Disclosures: The following people have nothing to disclose: Dai Hoon Han, Eun Jung Park, Gi Hong Choi, Jin Sub Choi
The impact of nonalcoholic steatohepatitis on the prognosis of patients with hepatocellular carcinoma within the Milan criteria and underwent resection surgery
Chien-Wei Su1,2, Gar-Yang Chau5,3, Jaw-Ching Wu2,4, Hung-Hsu Hung6,2, Hao-Jan Lei5,3, Han-Chieh Lin 1,3, Shou-Dong Lee6,3
1Division of Gastroenterology, Department of Medicine, Taipei Veterans General Hospital, Taipei, Taiwan; 2Institute of Clinical Medicine, School of Medicine, National Yang-Ming University, Taipei, Taiwan; 3Faculty of Medicine, School of Medicine, National YangMing University, Taipei, Taiwan; 4Department of Medical Research and Education, Taipei Veterans General Hospital, Taipei, Taiwan; 5Division of General Surgery, Department of Surgery, Taipei Veterans General Hospital, Taipei, Taiwan; 6Division of Gastroenterology, Department of Medicine, Cheng Hsin General Hospital, Taipei, Taiwan
Background and Aims: Whether or not nonalcoholic steatohepatitis (NASH) on the non-tumor part plays an important role in determining the prognosis of patients with hepatocellular carcinoma (HCC) is still not fully elucidated. This study aimed to compare the outcomes between early-stage HCC patients with and those without NASH after resection surgery. Methods: We enrolled 188 patients who underwent resection surgery for HCC within the Milan criteria. After surgery, fibrosis, steatosis, lobular inflammation, portal inflammation and ballooning on the non-tumor part were assessed comprehensively. The diagnosis and grading of NASH was determined by Brunt score. Factors in terms of overall survival after surgery were analyzed by multivariate analysis. Results: There were 73 (38.8%) patients had NASH with Brunt score ≥1.Patients with NASH had larger body mass index (24.97±3.17 kg/m2 vs. 23.29±3.58 kg/m2, p=0.002), higher fasting glucose levels (115.05±52.34 mg/dL vs. 99.05±34.68 mg/dL, p=0.014), and higher rates of ballooning (75.3% vs. 32.2%, p<0.001) than those without NASH on the non-tumor part. But the viral factors (rates of chronic hepatitis B or chronic hepatitis C), and tumor factors (tumor size, number, venous invasion, cell differentiation) were comparable between these two groups. After a median follow-up of 69.8 months, 73 patients died. The cumulative survival rates at 5 years were 75.8% and 57.3% for patients without NASH and those with Brunt score ≥1, respectively (p=0.007). Multivariate analysis disclosed that age > 65 years (hazard ratio, HR 1.996, 95% confidence interval, CI 1.89-3.349, p=0.009), serum platelet count < 105 /mm3 (HR 2.198, 95% CI 1.274-2.747, p=0.005), indocyanine green retention rate at 15 minutes > 10% (HR 2.038, 95% CI 1.108-3.749, p=0.022), multinodularity (HR 2.400, 95% CI 1.320-4.365, p=0.004), and presence of NASH with Brunt score ≥1(HR 1.774, 95% CI 1.081-2.913, p=0.023) were the independent risk factors associated with poor overall survival after resection surgery. Conclusions: The presence of NASH on the non-tumor part was associated with poor overall survival in HCC patients who were within Milan criteria and underwent resection surgery.
The following people have nothing to disclose: Chien-Wei Su, Gar-Yang Chau, Jaw-Ching Wu, Hung-Hsu Hung, Hao-Jan Lei, Han-Chieh Lin, Shou-Dong Lee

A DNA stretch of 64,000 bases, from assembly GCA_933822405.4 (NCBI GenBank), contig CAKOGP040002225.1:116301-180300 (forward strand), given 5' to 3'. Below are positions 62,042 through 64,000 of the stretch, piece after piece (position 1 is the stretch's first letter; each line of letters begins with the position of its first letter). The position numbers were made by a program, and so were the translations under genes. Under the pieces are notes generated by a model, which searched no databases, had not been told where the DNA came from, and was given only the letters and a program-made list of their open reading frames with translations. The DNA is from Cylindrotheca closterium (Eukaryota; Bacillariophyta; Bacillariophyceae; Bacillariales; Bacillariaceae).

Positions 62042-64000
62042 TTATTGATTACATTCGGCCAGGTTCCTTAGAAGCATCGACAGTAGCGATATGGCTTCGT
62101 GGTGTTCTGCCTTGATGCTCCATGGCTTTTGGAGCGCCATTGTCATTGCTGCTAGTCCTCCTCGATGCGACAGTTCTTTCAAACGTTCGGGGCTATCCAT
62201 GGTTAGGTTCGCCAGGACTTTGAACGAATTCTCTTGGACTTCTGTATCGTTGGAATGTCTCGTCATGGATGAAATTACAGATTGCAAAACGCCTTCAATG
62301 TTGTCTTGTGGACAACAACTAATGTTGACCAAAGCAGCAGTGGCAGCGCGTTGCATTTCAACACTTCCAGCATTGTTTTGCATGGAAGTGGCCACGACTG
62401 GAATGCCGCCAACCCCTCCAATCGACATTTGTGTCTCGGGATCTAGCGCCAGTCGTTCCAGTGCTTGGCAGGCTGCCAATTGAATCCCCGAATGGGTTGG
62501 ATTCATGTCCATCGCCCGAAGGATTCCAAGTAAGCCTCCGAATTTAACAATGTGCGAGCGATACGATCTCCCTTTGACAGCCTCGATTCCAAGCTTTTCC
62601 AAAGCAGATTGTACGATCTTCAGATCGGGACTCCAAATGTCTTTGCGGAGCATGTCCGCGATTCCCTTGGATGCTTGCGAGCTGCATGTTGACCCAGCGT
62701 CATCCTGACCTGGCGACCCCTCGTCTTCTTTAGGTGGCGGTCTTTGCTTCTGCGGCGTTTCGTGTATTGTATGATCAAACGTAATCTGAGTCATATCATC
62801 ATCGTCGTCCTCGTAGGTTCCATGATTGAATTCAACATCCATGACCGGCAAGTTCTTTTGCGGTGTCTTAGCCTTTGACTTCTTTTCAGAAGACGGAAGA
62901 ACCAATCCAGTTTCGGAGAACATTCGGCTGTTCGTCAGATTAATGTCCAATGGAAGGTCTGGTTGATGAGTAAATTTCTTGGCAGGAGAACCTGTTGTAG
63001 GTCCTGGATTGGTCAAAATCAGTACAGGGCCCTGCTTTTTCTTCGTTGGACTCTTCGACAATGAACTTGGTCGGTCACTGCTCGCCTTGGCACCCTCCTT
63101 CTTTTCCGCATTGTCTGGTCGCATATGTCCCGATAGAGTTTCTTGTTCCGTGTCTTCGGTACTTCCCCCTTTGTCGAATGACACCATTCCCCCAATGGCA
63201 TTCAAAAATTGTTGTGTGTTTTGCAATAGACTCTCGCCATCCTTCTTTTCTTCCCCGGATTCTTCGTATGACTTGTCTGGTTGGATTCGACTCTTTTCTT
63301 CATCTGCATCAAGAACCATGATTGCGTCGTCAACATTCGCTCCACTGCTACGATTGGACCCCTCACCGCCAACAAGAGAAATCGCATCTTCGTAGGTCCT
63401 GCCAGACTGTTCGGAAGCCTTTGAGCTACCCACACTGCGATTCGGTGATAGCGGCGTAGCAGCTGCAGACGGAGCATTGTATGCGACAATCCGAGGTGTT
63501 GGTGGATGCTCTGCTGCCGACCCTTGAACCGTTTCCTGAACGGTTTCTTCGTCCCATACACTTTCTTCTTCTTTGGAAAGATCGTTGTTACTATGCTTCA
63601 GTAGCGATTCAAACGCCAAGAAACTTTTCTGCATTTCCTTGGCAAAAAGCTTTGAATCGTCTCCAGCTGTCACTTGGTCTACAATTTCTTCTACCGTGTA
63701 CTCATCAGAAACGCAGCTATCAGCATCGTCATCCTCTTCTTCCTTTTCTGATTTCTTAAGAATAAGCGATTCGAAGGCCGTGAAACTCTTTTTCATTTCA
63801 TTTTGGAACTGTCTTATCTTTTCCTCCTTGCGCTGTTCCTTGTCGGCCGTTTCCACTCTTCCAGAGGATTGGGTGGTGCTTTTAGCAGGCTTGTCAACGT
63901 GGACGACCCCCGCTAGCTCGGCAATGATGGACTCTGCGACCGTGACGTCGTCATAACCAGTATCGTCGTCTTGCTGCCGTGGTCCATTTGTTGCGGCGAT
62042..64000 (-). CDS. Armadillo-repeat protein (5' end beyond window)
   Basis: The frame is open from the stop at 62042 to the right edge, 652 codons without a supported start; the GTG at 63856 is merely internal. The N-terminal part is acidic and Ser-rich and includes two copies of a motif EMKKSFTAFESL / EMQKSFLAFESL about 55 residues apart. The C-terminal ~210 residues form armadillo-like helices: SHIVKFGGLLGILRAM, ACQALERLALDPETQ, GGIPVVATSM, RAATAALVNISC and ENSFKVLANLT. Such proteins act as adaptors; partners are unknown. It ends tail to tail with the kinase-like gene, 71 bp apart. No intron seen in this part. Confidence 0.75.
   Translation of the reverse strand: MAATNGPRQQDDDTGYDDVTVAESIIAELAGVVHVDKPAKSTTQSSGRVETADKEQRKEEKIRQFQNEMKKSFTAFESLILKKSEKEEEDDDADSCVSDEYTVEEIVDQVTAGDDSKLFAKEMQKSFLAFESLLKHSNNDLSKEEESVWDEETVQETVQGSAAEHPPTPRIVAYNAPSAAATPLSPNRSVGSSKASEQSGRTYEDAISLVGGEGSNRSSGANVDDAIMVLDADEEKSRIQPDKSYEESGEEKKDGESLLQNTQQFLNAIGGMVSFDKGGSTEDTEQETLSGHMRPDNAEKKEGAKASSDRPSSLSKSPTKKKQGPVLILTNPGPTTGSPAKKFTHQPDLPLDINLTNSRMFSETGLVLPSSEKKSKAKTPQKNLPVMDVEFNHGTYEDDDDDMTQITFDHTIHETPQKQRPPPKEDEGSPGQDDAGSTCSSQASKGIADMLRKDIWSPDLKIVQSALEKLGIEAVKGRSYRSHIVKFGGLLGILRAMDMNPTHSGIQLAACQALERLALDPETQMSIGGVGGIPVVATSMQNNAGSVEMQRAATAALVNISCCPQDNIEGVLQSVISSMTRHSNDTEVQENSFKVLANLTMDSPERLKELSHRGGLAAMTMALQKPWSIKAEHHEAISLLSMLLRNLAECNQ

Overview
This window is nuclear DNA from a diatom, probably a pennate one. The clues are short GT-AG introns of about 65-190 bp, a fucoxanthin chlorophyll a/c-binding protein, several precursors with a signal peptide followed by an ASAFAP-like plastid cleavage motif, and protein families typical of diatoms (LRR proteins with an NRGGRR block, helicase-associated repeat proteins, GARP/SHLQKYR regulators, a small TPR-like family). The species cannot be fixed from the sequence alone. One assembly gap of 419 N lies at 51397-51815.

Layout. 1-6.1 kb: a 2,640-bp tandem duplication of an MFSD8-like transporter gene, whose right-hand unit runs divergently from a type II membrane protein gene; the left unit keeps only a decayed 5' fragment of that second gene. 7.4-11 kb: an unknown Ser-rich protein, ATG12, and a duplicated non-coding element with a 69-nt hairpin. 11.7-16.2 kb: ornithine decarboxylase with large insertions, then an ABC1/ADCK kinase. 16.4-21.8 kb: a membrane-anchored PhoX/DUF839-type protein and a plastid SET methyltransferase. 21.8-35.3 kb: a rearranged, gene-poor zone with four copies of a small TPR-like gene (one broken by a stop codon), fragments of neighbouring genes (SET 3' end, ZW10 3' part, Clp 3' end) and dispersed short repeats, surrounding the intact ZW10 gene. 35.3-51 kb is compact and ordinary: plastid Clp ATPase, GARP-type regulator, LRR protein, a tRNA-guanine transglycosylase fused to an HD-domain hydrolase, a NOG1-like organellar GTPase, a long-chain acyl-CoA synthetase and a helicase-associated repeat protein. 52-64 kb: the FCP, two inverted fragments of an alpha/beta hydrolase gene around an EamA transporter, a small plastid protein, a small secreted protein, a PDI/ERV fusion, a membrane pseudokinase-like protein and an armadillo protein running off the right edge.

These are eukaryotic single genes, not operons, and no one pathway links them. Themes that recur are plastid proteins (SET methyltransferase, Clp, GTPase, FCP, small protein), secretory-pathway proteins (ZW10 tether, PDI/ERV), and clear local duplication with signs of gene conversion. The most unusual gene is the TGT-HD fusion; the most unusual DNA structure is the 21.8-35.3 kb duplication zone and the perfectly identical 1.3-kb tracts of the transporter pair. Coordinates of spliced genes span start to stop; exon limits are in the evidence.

Dual Treatment; A Novel Strategy for Highly-Advanced Hepatocellular carcinoma
Shinichi So, Takumi Fukumoto, Masahiro Kido, Atsushi Takebe, Motofumi Tanaka, Kaori Kuramitsu, Hisoka Kinoshita, Shohei Komatsu, Kenji Fukushima, Takeshi Urade, Yonson Ku
Kobe university, Kobe city, Japan
Introduction The selection criteria for the treatment of highlyadvanced hepatocellular carcinoma (HCC) is still controversial, and its therapeutic efficacy is unsatisfactory. Conversely although survival benefit of surgical resection for these cases have not been reported yet, portal vein (PVTT) or IVC (IVCTT) tumor thrombus is an life-limiting factor and accordingly surgery is selected. We developed a novel strategy for highly-advanced HCC patients; dual treatment. Methods At the first stage, we performed surgical resection including thrombectomy (reduction surgery). Indication criteria for surgery consisted of liver function tests; Child-Pugh score, 15-minute indocyanine retention rate (ICG15), 99mTc-GSA scintigraphy, and Metavir score from liver biopsy obtained before and during the surgery. Additionally the presenting portion of thrombus was carefully analyzed with 3-D CT, MRI, and angiography just prior to the surgery. Within a month we performed percutaneous isolated hepatic perfusion (PIHP) as the second stage for the prevention of recurrence. PIHP is a high-dose regional chemotherapy we developed at our facility. With PIHP, we could administer cytotoxic agents at a dose up to 10 times while reducing the side effect of the agents from the entire body. Indication criteria for PIHP was age 10-70 years, WHO performance status of 2 or less, labolatory data; serum bilirubin 2.5mg/dl or less, ICG15 35% or less, serum aspartate aminotransferase (AST) 300 IU/L or less, platelets 50000/mm3 or more, and no pre-existing heart disease. Results Until December 2009, we treated 75 cases with dual treatment and completed in 64 cases. Among them 21 cases were categorized in vp4 stages. More than 70% patients were performed lobectomy at the first stage. For thrombectomy, we developed back flow perfusion technique; by clamping the portal vein pressure at the front raw, back flow from hepatic vein was maintained at the end side of the PVTT sequentially preventing the clotting of the free-floating thrombus at the time of thrombectomy. Twenty-four (37.5%) patients showed complete response, 22 (34.4%) showed a partial response, 12 (18.8%) showed no response, and 5 (7.8%) showed progressive disease. Response rate was 72%, and survival rate of total/vp4 cases were 75.1/73.7% (1 year), 35.6/35.8% (3 years), and 30.8/35.8% (5 years) respectively. Conclusion Dual treatment could achieve median and long-term prognosis, indicating that this would be a novel strategy for highly-advanced HCC.